A crowded room and a ticking clock may not be the ideal environment for creative work. Still, Quyen Truong, KLN '19, and her team kept their cool in the Temple Adobe Creative Jam and walked away with both the Judges' Choice and the People's Choice awards in the high-pressure design competition.
 
The competition gives designers a theme and just three hours to come up with a complete creative product. Kathy Mueller, assistant professor of advertising, made clear that the Creative Jam is a big challenge and it takes guts to enter—and she should know. Mueller and her teammate David Jones, TYLER '14, also took home both prizes in the professional version of the competition in 2016. Mueller is proud of Truong's victory, but not surprised by it. Truong has been an top design and art direction student in her classes for two semesters.
 
"Quyen is diligent, creative and shows a real attention to detail," says Mueller. "She's got a great attitude and she always accepts and incorporates feedback."
 
As a Creative Jam winner, Mueller was able to offer advice to Truong and her team as they prepared, encouraging them to put a high priority on time management. However, Truong stresses that competition advice wasn't Mueller's biggest contribution to the victory, offering that the design skills Mueller taught were crucial to the project's success. So were the critical thinking skills.
 
"It's the way she structures her classes, and the way she's pushed us," said Truong. "She always critiques us in a way that forces us to explore all the options."
 
Truong admits that the Creative Jam's three-hour time frame was "definitely scary." Taking Mueller's advice, her team met before the competition began, created a schedule and promised to stick to it. Truong, Alexandra Osipov, TYLER '19 and Rabia Ugucu, FOX '19, formed a triumvirate that dubbed themselves the "femmes fatales." The team was powerful in its diversity. Osipov brought a good eye for imagery, and could quickly make changes to the visual elements of the project. Ugucu kept the team on time and on task. "It was cool having both a creative thinker and a logical thinker on the team," said Truong, whose art direction skills tied the project together.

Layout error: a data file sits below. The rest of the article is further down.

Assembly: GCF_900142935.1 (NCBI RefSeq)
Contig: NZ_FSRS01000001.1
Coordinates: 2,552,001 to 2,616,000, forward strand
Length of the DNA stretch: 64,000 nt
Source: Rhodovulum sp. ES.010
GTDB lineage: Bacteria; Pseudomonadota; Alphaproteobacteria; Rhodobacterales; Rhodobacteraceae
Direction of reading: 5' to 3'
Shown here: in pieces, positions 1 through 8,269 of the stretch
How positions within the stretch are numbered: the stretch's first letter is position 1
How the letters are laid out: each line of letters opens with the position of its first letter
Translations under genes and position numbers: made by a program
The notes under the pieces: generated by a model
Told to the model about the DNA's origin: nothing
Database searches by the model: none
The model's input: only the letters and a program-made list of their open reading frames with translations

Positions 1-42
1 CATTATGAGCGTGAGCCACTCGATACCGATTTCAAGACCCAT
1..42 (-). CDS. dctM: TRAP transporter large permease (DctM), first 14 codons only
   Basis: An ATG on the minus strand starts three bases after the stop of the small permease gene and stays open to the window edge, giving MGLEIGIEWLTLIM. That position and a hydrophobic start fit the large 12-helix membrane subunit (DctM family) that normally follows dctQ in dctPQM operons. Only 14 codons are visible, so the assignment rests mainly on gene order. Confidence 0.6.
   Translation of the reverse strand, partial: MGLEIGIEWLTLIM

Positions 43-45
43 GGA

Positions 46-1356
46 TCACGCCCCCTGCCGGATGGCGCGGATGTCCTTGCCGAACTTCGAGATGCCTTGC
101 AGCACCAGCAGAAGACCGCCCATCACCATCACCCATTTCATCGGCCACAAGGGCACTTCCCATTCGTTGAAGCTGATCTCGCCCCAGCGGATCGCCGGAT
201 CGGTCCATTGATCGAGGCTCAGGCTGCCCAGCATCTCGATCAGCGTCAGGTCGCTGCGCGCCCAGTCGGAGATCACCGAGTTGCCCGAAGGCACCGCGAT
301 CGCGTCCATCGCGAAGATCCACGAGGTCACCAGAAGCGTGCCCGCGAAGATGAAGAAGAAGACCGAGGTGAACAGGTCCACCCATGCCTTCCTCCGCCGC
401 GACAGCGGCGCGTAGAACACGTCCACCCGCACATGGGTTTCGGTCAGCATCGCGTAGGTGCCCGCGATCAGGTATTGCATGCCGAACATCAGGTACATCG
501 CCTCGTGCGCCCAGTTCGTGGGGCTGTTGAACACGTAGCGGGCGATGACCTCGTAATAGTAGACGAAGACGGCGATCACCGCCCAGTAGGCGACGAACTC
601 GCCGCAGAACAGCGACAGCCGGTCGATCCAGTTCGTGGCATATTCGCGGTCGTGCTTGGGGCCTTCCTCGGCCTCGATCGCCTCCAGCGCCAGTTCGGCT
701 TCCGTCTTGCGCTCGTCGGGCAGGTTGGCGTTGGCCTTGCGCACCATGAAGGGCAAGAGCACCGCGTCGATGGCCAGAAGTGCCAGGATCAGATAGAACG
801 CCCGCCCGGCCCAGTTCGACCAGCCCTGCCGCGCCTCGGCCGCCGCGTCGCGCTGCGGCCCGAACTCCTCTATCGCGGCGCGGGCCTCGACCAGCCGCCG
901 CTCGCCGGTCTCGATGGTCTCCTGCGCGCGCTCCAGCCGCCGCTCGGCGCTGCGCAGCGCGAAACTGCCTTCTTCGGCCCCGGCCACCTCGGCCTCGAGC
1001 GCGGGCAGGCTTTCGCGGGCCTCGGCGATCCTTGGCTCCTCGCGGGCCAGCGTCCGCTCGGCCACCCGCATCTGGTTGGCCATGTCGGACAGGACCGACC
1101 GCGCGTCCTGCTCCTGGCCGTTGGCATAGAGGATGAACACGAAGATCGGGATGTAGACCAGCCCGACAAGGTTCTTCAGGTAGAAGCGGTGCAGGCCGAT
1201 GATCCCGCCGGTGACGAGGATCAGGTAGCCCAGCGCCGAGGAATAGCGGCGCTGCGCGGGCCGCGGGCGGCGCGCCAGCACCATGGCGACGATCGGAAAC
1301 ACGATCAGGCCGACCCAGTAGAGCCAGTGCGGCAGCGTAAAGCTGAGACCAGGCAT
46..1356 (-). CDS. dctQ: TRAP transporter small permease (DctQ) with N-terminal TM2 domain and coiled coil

It also helped that the team communicated well. "We didn't have as much stress as other teams," said Truong, "and I think we had more fun."
 
Truong was able to gauge how other teams were doing because the Creative Jam takes place in one big room, with competitors just a table away. But the team didn't find their competitors distracting. They were completely focused—on food. "There were free snacks!" Truong reported. "A whole table of snacks! So we were just all concentrating on grabbing food and eating it and staring at our screens."
 
For this year's Temple Jam, the theme was a big one: identity. Truong's team created a social media campaign, complete with hashtag and video, called the "I Am More" campaign, designed to combat stereotypes.
 
"It was all about helping people realize that one is more than the circumstances that he or she is born into," says Truong. The website features stories of individuals and the ways that they transcended the stereotypes about them.
 
When it was time to pitch their work, the femme's bellies were full and their project was polished. The judges selected the "I Am More" campaign as their choice, and then attendees were polled in real time for the People's Choice award. "We actually saw the poll happening," says Truong. "It was really intense seeing the numbers go up and then down." Now, the aspiring art director is on to her next venture, working on a new project designing enamel pins and screenprint posters.

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